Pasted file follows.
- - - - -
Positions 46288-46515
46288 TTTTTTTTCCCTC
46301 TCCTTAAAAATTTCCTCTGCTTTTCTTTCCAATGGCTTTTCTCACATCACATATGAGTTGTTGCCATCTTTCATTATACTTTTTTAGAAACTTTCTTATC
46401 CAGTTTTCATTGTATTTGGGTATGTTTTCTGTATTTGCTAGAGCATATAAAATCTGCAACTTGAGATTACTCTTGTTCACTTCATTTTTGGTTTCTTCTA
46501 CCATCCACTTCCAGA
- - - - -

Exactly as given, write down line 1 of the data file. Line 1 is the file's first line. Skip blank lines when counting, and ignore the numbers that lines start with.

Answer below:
Positions 46288-46515